- Postmortem COVID-19 findings confirm the role of acute and organizing diffuse alveolar damage.
- SARS-CoV-2 genetic material is also detectable in the respiratory tract postmortem.
Why this matters
- The primary cause of COVID-19-related death is acute respiratory distress syndrome because of diffuse alveolar damage in all lobes.
- Postmortem examinations performed in 10 patients.
- Median age: 79 (range, 64-90) years; 70% (7) male.
- Median time from admission to death: 7.5 (range, 1-26) days.
- Majority had median 4 (range, 0-6) known preexisting comorbidities.
- Major histologic finding: disseminated diffuse alveolar damage, detectable in all lobes (unevenly distributed in middle, lower lungs).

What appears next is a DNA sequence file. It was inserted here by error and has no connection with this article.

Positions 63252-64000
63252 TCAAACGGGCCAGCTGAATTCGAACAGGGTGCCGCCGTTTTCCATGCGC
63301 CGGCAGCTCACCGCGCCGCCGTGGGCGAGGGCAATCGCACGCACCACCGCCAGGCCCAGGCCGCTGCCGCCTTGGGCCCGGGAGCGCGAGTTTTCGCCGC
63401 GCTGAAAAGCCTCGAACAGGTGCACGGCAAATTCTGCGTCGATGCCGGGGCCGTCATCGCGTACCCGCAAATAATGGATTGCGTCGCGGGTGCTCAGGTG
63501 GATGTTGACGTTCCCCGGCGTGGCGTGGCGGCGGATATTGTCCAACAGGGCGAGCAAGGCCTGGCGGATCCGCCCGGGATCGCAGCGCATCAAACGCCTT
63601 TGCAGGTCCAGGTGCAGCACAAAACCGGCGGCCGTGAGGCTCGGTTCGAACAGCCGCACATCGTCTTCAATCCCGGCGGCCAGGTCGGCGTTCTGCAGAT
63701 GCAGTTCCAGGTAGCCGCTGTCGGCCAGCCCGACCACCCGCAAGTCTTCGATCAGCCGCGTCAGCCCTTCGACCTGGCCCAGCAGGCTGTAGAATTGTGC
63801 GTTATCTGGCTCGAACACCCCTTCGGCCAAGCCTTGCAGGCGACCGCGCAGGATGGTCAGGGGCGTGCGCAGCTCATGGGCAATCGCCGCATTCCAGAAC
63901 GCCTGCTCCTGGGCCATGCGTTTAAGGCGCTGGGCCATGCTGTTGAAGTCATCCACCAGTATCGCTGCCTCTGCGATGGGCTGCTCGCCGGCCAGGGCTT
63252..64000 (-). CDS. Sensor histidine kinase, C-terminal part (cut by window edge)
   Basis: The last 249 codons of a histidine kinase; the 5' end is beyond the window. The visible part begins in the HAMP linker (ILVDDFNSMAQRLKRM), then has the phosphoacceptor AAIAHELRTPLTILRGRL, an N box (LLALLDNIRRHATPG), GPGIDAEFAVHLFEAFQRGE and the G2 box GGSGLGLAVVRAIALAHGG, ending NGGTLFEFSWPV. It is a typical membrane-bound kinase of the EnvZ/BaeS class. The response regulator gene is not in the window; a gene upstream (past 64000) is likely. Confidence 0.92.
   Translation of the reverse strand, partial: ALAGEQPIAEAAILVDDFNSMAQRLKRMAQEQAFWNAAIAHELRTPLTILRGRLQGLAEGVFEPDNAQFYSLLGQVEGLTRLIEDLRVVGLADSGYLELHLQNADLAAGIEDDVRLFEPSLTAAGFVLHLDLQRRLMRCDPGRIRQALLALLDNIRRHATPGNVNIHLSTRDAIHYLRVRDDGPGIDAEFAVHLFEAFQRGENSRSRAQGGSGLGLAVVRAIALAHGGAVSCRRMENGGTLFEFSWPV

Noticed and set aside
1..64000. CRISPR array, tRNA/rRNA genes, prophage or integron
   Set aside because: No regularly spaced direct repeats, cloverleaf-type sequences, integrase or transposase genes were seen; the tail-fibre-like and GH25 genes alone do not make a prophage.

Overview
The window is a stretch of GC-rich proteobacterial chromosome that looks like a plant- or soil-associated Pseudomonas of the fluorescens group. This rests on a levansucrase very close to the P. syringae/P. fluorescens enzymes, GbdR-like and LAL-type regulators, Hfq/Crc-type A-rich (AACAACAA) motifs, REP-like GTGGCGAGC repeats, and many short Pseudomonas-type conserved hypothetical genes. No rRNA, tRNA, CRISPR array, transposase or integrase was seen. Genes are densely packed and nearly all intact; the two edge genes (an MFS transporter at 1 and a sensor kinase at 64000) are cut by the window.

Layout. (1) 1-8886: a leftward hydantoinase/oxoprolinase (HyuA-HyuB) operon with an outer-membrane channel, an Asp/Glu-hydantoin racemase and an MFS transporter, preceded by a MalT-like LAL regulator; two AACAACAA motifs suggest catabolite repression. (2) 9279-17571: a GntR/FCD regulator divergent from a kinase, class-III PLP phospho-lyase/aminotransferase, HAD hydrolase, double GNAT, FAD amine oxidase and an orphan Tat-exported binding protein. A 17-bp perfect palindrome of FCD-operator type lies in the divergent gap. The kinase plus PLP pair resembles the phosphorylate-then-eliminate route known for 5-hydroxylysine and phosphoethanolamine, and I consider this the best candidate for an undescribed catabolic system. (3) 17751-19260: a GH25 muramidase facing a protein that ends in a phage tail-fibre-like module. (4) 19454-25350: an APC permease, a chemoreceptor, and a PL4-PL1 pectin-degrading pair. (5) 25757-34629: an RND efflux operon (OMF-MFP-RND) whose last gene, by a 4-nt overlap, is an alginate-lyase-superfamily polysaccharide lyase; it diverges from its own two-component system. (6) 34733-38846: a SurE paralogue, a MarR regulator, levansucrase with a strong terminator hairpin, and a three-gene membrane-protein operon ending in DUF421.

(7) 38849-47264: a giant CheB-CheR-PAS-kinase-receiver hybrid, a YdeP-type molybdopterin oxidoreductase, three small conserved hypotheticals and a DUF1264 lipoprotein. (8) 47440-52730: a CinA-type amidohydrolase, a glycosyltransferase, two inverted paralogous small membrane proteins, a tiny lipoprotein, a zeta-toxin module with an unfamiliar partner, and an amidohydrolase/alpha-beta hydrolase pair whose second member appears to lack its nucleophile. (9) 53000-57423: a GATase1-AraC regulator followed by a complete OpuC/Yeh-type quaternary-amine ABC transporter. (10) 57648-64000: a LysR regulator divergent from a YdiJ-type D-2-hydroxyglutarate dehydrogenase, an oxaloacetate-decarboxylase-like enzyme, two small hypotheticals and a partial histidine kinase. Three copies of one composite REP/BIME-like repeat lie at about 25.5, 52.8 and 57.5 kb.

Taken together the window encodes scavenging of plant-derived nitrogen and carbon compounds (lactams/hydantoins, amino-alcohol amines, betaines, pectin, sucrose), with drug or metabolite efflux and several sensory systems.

- Consistent signs of exudative early-phase acute diffuse alveolar damage with hyaline membrane formation, intra-alveolar edema, thickened alveolar septa with perivascular lymphocyte-plasmocytic infiltration.
- Reactive osseous, squamous metaplasia observed in areas of organizing diffuse alveolar damage.
- Mild lymphocytic myocarditis in 4 and epicarditis in 2.
- Nonspecific inflammation; no central nervous system involvement.
- SARS-CoV-2 genetic material was detectable by PCR in the respiratory tract but not in cerebrospinal fluid.
- Serial postmortem examinations of German patients with proven severe respiratory syndrome SARS-CoV-2 infection.
- Funding: None disclosed.
- Small case numbers.
- No proof of direct viral organ infection.